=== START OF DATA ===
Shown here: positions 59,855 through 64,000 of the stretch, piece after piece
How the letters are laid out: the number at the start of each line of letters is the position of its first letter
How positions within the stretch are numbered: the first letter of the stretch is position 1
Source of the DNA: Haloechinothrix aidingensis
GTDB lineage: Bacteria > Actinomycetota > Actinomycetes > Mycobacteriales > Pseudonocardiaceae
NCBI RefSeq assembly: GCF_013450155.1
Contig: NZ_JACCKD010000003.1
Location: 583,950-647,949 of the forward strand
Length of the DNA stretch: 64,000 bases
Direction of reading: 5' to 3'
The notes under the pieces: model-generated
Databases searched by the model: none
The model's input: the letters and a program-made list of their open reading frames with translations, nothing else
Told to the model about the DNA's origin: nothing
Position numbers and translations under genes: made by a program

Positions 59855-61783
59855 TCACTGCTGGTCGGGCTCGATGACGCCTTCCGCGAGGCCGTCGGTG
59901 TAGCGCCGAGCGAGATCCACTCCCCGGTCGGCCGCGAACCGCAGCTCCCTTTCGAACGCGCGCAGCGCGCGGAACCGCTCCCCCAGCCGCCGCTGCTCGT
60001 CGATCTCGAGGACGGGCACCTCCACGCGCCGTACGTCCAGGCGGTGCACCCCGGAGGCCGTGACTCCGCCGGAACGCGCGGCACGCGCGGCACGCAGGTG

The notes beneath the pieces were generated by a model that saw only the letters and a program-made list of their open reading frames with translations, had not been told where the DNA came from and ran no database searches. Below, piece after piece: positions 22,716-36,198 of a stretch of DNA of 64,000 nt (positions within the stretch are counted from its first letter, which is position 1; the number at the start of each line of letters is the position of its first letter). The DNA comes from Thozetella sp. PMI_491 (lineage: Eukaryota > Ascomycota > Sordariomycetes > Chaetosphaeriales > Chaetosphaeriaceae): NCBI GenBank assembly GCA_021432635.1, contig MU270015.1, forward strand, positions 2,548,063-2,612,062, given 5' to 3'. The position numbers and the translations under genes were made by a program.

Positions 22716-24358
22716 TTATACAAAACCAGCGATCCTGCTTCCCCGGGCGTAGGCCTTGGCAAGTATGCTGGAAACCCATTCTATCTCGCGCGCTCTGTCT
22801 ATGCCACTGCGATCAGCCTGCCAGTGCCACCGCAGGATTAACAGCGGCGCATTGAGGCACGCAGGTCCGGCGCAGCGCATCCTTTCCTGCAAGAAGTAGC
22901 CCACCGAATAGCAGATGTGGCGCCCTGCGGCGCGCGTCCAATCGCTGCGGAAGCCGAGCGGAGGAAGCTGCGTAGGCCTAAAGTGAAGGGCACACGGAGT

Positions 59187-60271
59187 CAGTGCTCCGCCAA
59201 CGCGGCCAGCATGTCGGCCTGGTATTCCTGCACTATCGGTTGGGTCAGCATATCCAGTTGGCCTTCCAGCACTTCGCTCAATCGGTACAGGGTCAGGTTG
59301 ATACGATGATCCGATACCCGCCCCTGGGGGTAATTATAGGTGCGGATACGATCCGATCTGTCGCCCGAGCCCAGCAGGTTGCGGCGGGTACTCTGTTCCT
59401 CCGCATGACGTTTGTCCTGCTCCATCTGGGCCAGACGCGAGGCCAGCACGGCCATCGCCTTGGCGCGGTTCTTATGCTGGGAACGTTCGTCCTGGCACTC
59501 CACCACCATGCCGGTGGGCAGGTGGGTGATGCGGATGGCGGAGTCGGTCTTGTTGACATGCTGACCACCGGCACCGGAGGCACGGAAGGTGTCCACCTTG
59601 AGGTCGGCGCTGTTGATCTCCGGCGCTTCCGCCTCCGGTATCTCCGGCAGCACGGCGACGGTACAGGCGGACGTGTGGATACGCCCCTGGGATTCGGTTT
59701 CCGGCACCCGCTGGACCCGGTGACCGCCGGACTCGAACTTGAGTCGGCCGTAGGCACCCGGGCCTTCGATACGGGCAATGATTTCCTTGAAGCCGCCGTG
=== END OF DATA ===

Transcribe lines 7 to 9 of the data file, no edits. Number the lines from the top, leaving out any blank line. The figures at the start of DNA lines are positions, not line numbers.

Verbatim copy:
Contig: NZ_JACCKD010000003.1
Location: 583,950-647,949 of the forward strand
Length of the DNA stretch: 64,000 bases